- Trade defence to give level playing field to EU companies
- Compliance with international fiscal, labour and environmental standards
- No additional burden of proof on EU companies than at present
Protecting EU jobs and industry against unfair competition requires tougher anti dumping rules, Trade Committee MEPs say in a resolution adopted on Tuesday.
An exporting country’s fiscal, social and environmental standards need to be taken into account when assessing its trade practices, MEPs say. Accordingly, they amended a Commission proposal responding to the controversy around China’s market economy status and to unfair trade practices from other third countries with a heavy state interference in the economy.
Laying down new rules for the calculation of import duties, MEPs, among other things, propose:
- Anti‑dumping investigations need to take into account the exporting country’s compliance with international labour, fiscal and environmental international standards, potential discriminatory measures against foreign investments, effective company law, property rights and tax and bankruptcy regime,
- The EU Commission must issue a detailed report describing the specific situation in a certain country or sector for which the calculation of duties will be applied.
- There should be no additional burden of proof on EU companies in anti‑dumping cases, on top of the current procedure to be followed when asking the Commission to launch an investigation.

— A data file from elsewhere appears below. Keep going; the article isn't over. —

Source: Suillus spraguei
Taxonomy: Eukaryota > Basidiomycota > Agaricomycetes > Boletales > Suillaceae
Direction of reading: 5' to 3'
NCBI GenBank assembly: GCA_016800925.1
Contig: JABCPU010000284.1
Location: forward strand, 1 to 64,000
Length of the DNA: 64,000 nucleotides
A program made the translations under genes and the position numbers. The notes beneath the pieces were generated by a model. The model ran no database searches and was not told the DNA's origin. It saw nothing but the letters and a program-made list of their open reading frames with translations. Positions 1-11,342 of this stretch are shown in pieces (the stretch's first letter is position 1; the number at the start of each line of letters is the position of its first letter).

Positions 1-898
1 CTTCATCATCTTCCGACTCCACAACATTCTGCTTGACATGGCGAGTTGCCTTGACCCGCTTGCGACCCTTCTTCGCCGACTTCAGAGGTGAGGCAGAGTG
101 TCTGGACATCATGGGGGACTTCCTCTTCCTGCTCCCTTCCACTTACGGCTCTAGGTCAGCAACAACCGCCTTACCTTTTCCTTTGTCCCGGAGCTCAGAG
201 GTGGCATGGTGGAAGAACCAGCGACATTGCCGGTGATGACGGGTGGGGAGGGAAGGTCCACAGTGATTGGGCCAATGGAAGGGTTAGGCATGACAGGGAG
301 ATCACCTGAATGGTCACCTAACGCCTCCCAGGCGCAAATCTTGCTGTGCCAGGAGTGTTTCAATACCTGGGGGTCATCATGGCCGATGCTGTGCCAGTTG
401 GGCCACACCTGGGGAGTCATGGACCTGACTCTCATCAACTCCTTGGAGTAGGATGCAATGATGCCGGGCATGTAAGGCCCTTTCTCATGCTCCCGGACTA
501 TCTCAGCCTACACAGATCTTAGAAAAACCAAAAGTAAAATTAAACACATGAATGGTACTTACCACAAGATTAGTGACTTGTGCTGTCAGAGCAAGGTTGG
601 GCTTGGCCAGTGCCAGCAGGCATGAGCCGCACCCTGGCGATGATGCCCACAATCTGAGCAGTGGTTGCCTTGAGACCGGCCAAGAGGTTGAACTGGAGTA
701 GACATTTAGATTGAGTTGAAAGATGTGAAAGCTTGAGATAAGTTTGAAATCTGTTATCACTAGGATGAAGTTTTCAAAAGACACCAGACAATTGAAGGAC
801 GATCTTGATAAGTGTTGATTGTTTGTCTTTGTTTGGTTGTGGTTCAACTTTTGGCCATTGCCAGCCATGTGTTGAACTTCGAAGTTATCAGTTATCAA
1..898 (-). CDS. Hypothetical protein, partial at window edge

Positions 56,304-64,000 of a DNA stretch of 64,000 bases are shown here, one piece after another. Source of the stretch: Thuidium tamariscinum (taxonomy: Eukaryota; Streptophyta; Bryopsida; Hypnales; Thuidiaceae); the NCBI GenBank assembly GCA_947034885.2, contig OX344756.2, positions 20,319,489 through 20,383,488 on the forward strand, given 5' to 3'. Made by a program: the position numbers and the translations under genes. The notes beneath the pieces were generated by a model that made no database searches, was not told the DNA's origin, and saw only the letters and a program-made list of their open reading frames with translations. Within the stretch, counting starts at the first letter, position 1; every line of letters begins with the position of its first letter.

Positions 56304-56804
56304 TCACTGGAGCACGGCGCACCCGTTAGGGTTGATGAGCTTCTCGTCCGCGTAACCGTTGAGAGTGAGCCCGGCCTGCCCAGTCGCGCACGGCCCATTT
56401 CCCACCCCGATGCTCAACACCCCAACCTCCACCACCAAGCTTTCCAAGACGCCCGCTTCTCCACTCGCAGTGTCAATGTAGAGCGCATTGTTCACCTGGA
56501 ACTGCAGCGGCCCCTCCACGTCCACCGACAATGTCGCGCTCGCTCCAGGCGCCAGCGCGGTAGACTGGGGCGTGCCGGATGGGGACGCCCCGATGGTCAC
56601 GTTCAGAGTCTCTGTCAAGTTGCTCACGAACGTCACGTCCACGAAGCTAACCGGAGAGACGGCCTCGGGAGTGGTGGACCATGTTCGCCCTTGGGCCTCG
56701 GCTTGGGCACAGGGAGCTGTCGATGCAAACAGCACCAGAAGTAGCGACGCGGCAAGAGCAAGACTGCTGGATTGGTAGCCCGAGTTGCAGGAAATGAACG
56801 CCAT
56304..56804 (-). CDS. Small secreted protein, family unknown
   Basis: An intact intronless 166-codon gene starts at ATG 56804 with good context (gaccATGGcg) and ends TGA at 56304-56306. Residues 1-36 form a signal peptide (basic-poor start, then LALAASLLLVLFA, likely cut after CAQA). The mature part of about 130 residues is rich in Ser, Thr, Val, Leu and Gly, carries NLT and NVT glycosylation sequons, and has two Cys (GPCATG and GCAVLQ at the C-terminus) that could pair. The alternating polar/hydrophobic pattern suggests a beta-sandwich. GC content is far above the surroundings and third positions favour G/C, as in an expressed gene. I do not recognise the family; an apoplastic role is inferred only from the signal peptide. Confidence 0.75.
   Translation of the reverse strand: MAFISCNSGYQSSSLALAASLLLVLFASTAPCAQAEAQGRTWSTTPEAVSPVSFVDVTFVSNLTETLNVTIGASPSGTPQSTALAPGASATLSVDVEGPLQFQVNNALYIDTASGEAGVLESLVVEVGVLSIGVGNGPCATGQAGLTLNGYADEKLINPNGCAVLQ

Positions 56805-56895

The amendments were approved by 33 votes to 3 with 2 abstentions.
“EU businesses deserve better protection from unfair trade practices, which endanger jobs and investments all over Europe. Free global trade is only to our benefit if everyone play by the rules. By creating clear and tough anti-dumping rules, we can protect citizens from the negative effects of globalisation”, said rapporteur Salvatore Cicu (EPP, IT).
Parliament will start talks with EU ministers based on this mandate, if there are no objections at the July plenary session in Strasbourg.
The expiry in December 2016 of parts of China’s 2001 World Trade Organisation (WTO) accession protocol called into question whether WTO members can treat China as a non-market economy and calculate anti‑dumping measures accordingly. The new rules would use the same anti‑dumping methodology for all WTO members regardless of whether they have market economy status, but will target countries where “significant market distortion” exists, i.e. where prices are not market-based due to state interference.
EU jobs and businesses have been under immense pressure due to China’s excess production capacity and subsidised economy, especially in the steel sector. Most anti-dumping cases launched by the EU have been against Beijing. MEPs urged the Commission to counter unfair competition from China in a way that complies with WTO rules in a resolution in May 2016. Broader plans to update the EU’s “trade defence instruments” with a view to raising tariffs against dumped or subsidised imports are currently being negotiated with EU ministers.
Procedure: Co-decision, first-reading